Wren hasn't done too much to make last year's Atlanta team (they lost in the NLDS) better this year. He signed starting pitcher Ervin Santana to a one-year deal in March, after finding out that Brandon Beachy and Kris Medlen were both done for the year with elbow surgeries. Santana hasn't been too bad for Atlanta as he is 14-9 with a 3.74 ERA in 29 starts this season.
On July 31, the non-waiver trade deadline, and Atlanta sitting just 1.5 games back of the National League East leading Washington Nationals, Wren had a decision to make. He could have bought at the deadline to add to the club for a postseason run or he could have decided to sell players who will be free agents at the end of the year, like Santana.
The issue with that is that the Braves have locked up most of their veteran players. Of the players that were on their roster on July 30, just Santana, Ryan Doumit, Gavin Floyd, Gerald Laird, and Aaron Harang would be free agents at the end of this season. Santana was the only trade piece that could have perhaps netted a decent return for the Braves.
If Wren really wanted to sell, he could have traded some of the 2015 free agents. Those would have netted him a very good return. Justin Upton, Jason Heyward, Kris Medlen, and Jonny Venters are all free agents at the end of next season. Again, Atlanta had a 58-51 record, and sat just 1.5 games back, so trading any of those players would have made absolutely no sense.
The one subtle move that Wren did make for the Braves was an interesting one. He traded Victor Caratini, a minor league catcher/third baseman, to the Cubs, for Emilio Bonifacio and James Russell. Bonifacio is a free agent at the end of the season, so his time in Atlanta appears to be short-lived, but the Braves acquired a very interesting bullpen piece in Russell. The 28-year-old is 0-2 with a 3.33 ERA in 51.1 innings this year with the Cubs and the Braves.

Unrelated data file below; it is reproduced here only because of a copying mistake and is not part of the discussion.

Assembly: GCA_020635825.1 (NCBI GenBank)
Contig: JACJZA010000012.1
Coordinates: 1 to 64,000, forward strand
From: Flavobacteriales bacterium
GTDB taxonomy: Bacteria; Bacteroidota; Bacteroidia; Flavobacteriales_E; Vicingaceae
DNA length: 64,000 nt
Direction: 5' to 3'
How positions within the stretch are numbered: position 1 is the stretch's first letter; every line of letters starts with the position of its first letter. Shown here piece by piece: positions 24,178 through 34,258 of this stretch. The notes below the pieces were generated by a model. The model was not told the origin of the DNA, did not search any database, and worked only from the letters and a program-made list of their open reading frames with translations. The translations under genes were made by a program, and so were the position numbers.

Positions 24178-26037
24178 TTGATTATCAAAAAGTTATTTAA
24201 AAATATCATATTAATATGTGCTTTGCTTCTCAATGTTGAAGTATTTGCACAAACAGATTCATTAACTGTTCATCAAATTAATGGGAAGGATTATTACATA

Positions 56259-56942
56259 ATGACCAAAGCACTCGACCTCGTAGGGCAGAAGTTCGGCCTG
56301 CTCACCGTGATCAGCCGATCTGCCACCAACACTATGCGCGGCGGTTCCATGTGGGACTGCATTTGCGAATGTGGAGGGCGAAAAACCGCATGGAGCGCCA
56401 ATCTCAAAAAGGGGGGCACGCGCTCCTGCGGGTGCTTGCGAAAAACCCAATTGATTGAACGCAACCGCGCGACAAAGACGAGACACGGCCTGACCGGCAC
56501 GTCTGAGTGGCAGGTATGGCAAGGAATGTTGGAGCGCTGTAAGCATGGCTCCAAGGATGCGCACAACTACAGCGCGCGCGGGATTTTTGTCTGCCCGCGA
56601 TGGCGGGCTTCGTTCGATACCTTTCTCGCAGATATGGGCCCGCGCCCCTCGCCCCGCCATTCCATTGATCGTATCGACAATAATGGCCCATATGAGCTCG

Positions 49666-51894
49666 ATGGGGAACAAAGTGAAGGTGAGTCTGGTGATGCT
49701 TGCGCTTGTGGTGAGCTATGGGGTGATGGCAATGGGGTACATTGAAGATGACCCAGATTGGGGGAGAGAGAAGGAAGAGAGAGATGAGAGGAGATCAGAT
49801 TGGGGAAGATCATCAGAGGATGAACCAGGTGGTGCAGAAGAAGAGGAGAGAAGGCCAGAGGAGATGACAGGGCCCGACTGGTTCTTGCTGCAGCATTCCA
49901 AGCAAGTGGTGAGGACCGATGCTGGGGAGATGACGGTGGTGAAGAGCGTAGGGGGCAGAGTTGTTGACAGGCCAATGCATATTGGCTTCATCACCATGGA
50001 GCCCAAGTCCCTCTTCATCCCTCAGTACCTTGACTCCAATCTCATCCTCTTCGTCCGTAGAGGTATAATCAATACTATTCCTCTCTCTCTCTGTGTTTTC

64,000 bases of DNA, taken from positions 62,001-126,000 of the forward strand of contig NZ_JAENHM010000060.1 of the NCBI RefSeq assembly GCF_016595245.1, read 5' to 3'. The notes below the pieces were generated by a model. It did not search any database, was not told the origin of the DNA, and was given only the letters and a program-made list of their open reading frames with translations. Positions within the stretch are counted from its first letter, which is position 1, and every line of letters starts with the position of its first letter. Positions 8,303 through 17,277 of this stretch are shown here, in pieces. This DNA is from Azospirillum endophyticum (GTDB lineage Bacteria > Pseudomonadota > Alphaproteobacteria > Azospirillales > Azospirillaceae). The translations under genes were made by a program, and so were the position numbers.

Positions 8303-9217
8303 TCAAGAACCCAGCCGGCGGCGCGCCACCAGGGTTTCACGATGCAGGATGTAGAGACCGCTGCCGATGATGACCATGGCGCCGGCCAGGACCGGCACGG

The Braves rank 12th in the major leagues in payroll with around $112 million. The record that they are sporting doesn't reflect the one that is paying their players $112 million. But when you have the Phillies and Red Sox, who rank sixth and seventh in payroll, sitting at the bottom of their respective decisions, a second place finish in the National League East isn't that bad.
Frank Wren should still be the Braves general manager come 2015. I would probably make every decision he made last offseason and this trade deadline. He didn't know that Beachy and Medlen would go down with injuries in the beginning of the year. So then he went out and got Ervin Santana. He didn't deal any of his 2015 free agents to still make a run next season. He didn't deal any of his 2014 free agents, well, because none of them were desirable at all. Wren is doing his job, at least I think, pretty darn well.
Perhaps it is time to move on from manager Fredi Gonzalez. The Braves have looked sluggish over these past couple of weeks. It may be possible he's lost support in the clubhouse. But I know that one thing is for sure. And that is that Frank Wren should still be the Braves' general manager in 2015.
**Payroll data supplied by Spotrac**